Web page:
Being out on site and talking to new Clients, I’ve seen people launch into early works without a key skill that’s essential to success. That skill is to know the difference between COST and PRICE.
Often I hear “What’s the cost on that?” or “What’s the price on that?” because both words work when you are asking for a dollar figure. But they’re not always interchangeable, and that can become critical for your project.
Upon making a bad purchasing decision, and getting burnt, you won’t ever hear someone ask “What was the price on that proposal?” Instead, they ask, “What did that cost me?”
So, while the terms appear similar, there is a huge difference, and the difference matters in construction. Knowing the difference takes you out of the present moment (price) and into the future (cost). It takes you from short term (price) to long term (cost).
Let’s say you have three quotes, and the cheapest is priced at $190 per lineal metre. But what if a rate is initially “priced” cheaply and ends up “costing” you? What does the rate cover? Is it open to change?
A Builder told me yesterday about a bad price experience he had last year. He employed a piling contractor on what he thought was a cheap lineal metre rate, but once they got on site, the ground conditions were different to the Geotech report. A different drill rig was needed to drill deeper piles, and it ended up costing him an additional $5,000 per day.
A lower price from one contractor could end up costing you more than a higher price from another contractor.
The Business End:
As you look at proposals from different contractors, ask these questions to differentiate cost and price;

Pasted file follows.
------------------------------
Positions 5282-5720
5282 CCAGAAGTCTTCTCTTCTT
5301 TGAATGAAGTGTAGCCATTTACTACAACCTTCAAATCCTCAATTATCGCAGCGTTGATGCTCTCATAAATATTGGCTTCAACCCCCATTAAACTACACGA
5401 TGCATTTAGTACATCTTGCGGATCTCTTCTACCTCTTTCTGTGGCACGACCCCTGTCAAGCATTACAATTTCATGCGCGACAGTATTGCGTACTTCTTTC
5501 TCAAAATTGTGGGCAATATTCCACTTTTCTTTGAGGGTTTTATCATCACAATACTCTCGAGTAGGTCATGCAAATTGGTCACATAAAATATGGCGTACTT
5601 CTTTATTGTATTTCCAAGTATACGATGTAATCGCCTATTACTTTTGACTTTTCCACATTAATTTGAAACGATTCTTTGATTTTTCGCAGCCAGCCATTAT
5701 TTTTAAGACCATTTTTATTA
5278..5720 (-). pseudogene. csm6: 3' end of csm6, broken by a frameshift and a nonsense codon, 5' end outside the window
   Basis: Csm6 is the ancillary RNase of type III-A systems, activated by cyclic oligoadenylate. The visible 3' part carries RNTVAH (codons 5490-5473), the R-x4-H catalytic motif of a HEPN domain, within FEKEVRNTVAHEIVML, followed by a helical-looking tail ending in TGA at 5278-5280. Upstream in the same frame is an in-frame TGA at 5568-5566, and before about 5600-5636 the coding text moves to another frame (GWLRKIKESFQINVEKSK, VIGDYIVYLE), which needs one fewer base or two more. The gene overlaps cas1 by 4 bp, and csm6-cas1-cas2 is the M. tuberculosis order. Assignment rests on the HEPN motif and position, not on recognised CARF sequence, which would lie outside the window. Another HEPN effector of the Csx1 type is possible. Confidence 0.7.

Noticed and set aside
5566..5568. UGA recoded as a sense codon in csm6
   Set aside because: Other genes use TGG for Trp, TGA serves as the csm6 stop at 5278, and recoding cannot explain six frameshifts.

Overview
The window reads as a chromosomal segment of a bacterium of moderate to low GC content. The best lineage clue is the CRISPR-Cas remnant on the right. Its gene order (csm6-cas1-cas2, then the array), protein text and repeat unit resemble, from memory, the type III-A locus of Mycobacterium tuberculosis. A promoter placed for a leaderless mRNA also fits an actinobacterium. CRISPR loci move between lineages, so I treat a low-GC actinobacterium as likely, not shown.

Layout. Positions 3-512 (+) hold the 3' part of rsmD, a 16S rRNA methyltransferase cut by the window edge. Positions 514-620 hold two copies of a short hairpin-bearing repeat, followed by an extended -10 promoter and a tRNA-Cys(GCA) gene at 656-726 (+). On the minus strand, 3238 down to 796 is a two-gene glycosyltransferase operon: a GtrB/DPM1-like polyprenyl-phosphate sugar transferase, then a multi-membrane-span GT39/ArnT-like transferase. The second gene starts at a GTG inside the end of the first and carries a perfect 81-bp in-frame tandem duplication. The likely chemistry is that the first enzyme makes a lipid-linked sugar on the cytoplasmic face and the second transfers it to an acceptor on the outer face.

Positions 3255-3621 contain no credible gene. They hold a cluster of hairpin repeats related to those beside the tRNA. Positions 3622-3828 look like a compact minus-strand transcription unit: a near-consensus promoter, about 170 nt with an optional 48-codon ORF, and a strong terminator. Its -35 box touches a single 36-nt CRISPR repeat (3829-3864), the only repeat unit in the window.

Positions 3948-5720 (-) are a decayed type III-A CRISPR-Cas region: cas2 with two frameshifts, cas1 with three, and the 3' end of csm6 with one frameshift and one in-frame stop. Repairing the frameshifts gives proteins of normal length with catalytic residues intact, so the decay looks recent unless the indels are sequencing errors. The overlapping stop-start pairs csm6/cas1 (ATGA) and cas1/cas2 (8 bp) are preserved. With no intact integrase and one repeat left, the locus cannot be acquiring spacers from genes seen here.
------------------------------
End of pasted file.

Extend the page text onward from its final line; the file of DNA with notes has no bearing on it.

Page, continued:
- What scope of works does your proposal relate to?
- What services or products do I need to allow for before, during or after piling that are not included in your proposal?
- What supervision or support from me have you assumed during piling?
Pre-piling costs I suggest you consider:
- Access works for drill rig to get onto site
- Temporary retaining walls
- Services relocation
During piling on site consider:
- Excavation to move spoil
- Site management
- Service/Fuel vehicle access
- Concrete and steel delivery access
- QA/QC checks
- Pile trimming
- Removal of piling spoil
- Removal of concrete waste
- Clean out of piles for pile caps
How you get to the final price should be based on what you are willing to pay and a reasonable assessment of budget. On the other side, the definition of cost includes “risks incurred”, i.e. covering all the risks you have taken on as the Client.
PRICE is just what the piling contractor has proposed, COST is what it cost you to get the foundations completed.
Call us on 02 9858 3740 for your next piling project and we can help make sure you get the right cost for your budget and project.